Employers controlling data have the duty to keep records of their data-processing activities, particularly with respect to (1) personal data processed systematically and (2) all employees’ personal data. Companies must also inform employees about the processing taking place and secure the processed data by implementing appropriate technical and organisational measures, depending on the type of data processed and the extent of such processing.

Companies are free to transfer personal data among the members of the European Union and the European Economic Area that adhere to the GDPR rules. For data to be transferred outside these parameters, the recipient of the data must ensure an adequate level of protection.

Required Employee Benefits in Romania

Unemployment allowance

If Romanian citizens fall under one of the following categories, they become eligible for unemployment indemnity paid by the Local Workforce Occupation Authority:

  • The employment contract is terminated by dismissal through no fault of the employee.

This means the contract can’t be terminated by resignation, mutual agreement, or dismissal due to gross misconduct.

Here are the factors making a person eligible for unemployment indemnity in the case of dismissal:

  • The person must have paid social security contributions for at least 12 months in the two years prior to the unemployment application.
  • The person’s obtained income doesn’t place the person above the reference social indicator.
  • The person cannot apply for pension due to reaching the age limit.
  • The person has to be registered at the Local Workforce Occupation Authority, looking for a new job.
  • The term of office for which the person was appointed or elected has ended, if the person hadn’t been previously employed, or if the resumption of the activity is no longer possible, since the employer no longer operates.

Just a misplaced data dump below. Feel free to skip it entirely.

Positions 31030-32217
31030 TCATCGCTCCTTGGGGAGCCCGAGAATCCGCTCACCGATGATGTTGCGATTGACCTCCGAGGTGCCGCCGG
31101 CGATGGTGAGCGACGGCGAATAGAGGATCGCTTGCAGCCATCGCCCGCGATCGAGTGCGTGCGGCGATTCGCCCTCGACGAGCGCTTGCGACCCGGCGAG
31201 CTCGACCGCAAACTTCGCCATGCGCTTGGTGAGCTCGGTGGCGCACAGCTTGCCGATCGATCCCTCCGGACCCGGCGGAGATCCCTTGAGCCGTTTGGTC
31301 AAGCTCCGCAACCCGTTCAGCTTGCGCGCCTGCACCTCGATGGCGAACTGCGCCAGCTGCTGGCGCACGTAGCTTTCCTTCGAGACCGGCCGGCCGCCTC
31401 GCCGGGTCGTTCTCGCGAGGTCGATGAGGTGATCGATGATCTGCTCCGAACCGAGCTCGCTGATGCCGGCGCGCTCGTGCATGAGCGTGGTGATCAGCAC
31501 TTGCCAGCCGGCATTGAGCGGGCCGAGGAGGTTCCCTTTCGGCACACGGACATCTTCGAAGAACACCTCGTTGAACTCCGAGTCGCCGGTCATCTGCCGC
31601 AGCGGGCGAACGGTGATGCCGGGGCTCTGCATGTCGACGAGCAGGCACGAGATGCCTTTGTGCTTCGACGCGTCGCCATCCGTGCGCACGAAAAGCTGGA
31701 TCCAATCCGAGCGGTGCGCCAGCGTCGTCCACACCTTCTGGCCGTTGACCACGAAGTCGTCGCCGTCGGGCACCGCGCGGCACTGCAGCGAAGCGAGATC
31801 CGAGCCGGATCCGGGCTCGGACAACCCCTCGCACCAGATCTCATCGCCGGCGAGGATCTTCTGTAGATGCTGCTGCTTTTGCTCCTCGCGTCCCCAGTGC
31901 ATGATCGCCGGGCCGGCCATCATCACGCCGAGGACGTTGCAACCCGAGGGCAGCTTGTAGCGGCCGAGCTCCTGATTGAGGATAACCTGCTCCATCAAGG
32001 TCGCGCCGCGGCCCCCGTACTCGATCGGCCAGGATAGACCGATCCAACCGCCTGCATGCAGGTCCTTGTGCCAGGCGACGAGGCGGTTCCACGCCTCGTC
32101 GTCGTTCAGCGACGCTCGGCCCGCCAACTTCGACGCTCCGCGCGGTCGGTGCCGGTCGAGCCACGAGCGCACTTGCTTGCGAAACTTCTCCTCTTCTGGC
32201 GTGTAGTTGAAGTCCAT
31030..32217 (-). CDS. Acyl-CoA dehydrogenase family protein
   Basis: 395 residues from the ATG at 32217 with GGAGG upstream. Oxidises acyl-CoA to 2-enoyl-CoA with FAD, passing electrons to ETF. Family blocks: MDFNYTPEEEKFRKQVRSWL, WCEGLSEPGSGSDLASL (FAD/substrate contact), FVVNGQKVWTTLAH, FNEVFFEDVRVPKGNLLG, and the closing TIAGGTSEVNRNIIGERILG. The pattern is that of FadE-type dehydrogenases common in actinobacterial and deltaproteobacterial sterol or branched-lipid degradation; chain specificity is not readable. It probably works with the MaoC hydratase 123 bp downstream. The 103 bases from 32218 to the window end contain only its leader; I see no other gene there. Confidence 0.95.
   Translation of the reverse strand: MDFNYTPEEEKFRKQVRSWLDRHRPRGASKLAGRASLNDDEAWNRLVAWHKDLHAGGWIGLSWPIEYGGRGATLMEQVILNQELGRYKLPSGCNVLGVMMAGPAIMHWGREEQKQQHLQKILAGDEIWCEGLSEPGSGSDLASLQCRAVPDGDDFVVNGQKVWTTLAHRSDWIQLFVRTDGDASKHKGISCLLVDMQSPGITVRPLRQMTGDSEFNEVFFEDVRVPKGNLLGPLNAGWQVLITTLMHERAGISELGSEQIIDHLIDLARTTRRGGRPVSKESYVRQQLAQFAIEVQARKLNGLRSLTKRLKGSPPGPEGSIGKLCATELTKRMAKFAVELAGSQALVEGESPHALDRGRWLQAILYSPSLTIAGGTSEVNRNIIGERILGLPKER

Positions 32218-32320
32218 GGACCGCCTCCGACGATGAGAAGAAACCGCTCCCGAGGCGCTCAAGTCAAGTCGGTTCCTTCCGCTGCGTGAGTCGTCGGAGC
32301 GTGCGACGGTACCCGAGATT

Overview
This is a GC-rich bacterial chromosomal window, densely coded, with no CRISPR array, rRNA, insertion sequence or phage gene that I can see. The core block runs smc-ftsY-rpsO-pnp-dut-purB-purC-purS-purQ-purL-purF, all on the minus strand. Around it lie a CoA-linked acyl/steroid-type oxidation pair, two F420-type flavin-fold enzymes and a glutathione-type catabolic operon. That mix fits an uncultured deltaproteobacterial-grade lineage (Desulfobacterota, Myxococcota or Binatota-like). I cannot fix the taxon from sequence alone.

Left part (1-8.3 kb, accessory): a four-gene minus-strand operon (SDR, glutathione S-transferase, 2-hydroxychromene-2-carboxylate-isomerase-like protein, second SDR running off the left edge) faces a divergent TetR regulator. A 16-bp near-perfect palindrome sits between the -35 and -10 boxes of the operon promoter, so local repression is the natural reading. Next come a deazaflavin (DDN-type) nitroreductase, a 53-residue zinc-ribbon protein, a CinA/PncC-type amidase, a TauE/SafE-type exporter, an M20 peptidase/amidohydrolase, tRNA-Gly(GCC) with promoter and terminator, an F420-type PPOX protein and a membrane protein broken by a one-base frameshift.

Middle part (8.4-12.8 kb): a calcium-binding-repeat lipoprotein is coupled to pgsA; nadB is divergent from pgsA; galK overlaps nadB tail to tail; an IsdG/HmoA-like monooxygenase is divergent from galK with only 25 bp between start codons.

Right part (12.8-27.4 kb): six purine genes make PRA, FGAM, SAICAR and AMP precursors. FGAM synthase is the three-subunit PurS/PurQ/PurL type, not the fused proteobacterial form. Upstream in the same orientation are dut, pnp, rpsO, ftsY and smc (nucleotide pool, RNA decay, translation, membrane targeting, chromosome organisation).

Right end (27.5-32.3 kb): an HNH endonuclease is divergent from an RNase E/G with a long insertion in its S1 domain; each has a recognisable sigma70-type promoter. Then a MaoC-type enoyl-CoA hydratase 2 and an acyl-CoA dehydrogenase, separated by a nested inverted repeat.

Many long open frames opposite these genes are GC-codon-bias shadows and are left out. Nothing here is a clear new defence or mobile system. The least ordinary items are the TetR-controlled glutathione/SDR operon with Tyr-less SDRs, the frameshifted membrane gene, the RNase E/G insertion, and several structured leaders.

• The period for which the soldiers were employed on a contract basis has expired, or their contract has been terminated for reasons beyond their control.
  • The person is no longer employed as a cooperative member for reasons beyond the person’s control.
  • The person has concluded an unemployment insurance contract and (1) doesn’t generate income or (2) doesn’t generate income from activities authorized by law, which places the person below the reference social indicator.
  • The person stopped working due to disability and, subsequently, regained the ability to work but hasn’t managed to find another job.
  • The employer liquidated the person’s position or their service relationship while the person was off work for reasons not attributable to the person.
  • The person aged at least 16 and a graduate of an educational institution for people with disabilities hasn’t been able to find professional work within 60 days following graduation.
  • The person can no longer reintegrate into work (as ordered by a final court decision), since the units where the person was previously employed either took over the person’s assets or no longer operate.

Time off

Employees are entitled to time off paid by either the employer or the social security authorities in the following circumstances:

  • illness, with medical proof
  • maternity leave – 126 days
  • paternity leave – 10 or 15 working days
  • parental leave until the child turns two
  • adoption leave
  • special events (marriage, death of a relative, blood donation)
  • compensation for overtime or work during legal holidays
  • professional training if not employer provided

For more details, see the Leave section.